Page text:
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In an effort to safeguard customers in an unregulated market, the Australian government declared on Monday that it will introduce rules classifying “Buy Now, Pay Later” services as credit products.
Regulation BNPL Solutions
The Australian government will soon regulate buy-now-pay-later finance companies under its credit rules. This puts an end to a procedure that may take several months to tighten rules in this industry, particularly as it grows and matures every day, according to a report from Bloomberg.
Companies will be required to have obligations to lend money and carry credit licenses in Australia, according to AU Minister for Financial Services Stephen Jones. They will also have to meet a number of minimal requirements for behavior and goods.
“Our plan maintains the benefits of BNPL that many Australians currently enjoy, and we must ensure that providers will have appropriate safeguards in place, and we must ensure that they operate honestly, efficiently, and fairly, in line with other regulated credit products,” he said.
Traditional credit products like credit cards and payday loans now have competition thanks to BNPL. According to him, consumers may be put at risk as a result of these new opportunities, which is why the government has to regulate and audit the services.
Request from Treasury
The regulation follows the publication of a consultation paper by the Treasury in November asking for an opinion on three possible regulatory alternatives for the sector. According to the reports, this includes one in which service providers are governed by the same rules as other credit products.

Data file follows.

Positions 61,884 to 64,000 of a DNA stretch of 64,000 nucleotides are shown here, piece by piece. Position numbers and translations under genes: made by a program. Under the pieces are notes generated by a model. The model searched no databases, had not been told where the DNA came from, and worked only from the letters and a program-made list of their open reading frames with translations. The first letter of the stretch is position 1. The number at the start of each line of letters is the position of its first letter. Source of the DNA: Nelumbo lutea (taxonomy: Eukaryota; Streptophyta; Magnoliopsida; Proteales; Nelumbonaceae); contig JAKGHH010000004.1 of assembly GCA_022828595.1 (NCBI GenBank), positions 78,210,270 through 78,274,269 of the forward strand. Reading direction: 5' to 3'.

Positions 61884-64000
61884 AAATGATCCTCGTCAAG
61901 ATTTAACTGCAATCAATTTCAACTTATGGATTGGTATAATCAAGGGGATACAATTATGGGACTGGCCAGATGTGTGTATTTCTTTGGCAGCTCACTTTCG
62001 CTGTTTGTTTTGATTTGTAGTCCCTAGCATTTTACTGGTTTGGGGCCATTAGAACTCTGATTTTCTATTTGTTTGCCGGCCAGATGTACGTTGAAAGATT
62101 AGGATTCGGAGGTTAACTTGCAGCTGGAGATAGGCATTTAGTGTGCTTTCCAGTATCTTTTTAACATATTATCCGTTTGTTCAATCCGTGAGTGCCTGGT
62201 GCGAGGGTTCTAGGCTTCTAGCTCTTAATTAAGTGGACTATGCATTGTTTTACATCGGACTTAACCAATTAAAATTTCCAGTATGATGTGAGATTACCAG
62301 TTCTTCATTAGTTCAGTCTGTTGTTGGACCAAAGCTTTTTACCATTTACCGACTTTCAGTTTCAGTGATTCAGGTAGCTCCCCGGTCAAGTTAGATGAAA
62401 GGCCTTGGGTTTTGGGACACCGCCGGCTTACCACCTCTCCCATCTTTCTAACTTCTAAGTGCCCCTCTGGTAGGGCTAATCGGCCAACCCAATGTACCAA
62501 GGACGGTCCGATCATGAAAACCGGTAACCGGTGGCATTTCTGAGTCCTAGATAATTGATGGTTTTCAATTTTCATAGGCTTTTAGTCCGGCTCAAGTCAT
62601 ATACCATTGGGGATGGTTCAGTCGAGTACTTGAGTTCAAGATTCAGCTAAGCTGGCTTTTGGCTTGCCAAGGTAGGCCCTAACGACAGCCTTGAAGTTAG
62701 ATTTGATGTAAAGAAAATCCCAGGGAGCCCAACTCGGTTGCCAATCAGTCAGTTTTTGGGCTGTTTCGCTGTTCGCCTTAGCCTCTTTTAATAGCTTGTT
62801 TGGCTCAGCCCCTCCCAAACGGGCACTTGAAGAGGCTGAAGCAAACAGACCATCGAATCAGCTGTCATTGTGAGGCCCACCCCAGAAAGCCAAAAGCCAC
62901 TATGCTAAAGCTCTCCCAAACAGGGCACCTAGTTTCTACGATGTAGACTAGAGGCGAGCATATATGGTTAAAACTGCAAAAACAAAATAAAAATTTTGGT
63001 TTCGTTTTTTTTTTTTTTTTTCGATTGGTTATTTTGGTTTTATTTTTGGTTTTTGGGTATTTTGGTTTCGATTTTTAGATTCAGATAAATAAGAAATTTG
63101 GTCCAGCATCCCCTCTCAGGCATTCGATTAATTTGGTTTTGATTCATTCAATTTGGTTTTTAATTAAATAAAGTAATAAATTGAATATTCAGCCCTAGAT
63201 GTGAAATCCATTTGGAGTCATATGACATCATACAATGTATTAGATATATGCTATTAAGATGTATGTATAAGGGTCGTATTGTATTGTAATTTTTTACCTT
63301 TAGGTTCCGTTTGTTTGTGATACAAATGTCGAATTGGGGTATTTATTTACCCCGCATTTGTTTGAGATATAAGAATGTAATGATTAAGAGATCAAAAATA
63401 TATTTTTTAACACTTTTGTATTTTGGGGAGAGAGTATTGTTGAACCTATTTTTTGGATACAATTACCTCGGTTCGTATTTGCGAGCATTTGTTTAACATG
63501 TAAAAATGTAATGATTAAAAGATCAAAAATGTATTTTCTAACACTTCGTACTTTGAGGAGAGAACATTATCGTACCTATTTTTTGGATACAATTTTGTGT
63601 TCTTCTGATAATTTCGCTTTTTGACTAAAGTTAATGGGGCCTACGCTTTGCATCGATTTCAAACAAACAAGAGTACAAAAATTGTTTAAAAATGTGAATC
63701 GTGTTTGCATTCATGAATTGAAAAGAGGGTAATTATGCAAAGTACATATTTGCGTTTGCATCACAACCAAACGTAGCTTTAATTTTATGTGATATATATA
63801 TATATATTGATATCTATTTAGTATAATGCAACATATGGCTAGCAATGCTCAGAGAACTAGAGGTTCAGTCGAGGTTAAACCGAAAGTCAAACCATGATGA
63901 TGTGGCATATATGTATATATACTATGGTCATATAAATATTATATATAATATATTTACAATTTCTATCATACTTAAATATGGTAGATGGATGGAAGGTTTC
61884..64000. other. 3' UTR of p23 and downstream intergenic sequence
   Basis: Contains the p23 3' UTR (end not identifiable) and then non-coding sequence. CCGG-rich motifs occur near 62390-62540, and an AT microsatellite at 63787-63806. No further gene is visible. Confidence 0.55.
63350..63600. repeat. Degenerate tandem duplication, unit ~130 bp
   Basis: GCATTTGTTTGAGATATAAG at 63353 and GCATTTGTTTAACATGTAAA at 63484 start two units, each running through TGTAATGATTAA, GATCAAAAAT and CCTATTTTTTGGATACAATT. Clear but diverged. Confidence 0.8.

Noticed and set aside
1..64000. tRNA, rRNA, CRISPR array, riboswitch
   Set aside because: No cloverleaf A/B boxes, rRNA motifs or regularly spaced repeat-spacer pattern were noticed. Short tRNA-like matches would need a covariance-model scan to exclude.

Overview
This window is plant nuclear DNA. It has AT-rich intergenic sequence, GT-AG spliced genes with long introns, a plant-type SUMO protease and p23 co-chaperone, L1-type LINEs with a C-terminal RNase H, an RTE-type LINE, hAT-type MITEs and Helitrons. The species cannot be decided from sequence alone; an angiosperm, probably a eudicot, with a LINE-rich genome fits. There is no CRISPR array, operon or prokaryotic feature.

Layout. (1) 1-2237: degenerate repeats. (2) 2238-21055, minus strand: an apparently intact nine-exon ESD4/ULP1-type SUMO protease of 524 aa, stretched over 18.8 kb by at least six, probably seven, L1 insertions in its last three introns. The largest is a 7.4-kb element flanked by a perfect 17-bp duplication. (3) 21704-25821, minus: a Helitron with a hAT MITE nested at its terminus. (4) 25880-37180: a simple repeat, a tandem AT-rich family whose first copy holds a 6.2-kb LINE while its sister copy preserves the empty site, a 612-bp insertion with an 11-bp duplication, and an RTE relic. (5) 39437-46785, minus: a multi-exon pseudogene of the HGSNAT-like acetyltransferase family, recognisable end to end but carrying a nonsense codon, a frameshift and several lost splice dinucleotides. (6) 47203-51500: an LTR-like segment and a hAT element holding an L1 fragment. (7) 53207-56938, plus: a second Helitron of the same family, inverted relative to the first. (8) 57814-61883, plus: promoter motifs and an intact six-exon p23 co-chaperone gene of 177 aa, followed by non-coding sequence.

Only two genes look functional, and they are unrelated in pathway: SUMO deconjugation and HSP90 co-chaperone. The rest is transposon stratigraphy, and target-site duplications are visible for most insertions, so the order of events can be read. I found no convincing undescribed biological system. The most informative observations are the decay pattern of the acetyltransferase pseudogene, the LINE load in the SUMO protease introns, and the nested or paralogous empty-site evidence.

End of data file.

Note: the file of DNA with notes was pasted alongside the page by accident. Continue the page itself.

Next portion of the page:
The authorities chose the second alternative, which requires information providers to adhere to legal product disclosure and other disclosure requirements, as well as responsible lending obligations. The Australian Securities and Investments Commission will receive enforcement authority under this new scheme.
Companies that compete with banks to offer financing without interest that is normally repaid in installments, like Zip and Afterpay, will be impacted by the new legislation. This kind of service experienced a boom during the epidemic but has since struggled as a result of rising interest rates and the adoption of stronger rules.
In response, Zip said that the company struck a fair balance between fostering competition and consumer protection, and it applauded the government measures. Peter Grey, the chief operating officer of Zip, said that the company will only have extremely minor effects.
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Prior to providing them with any of our services, we actually do have a very clear grasp of their financial situation because we have been fighting for fit-for-purpose regulation, the COO continued.
According to the reports, Paypal, and Afterpay fought against the stringent rules, claiming that they would prefer that consumer protection laws apply to BNPL loans.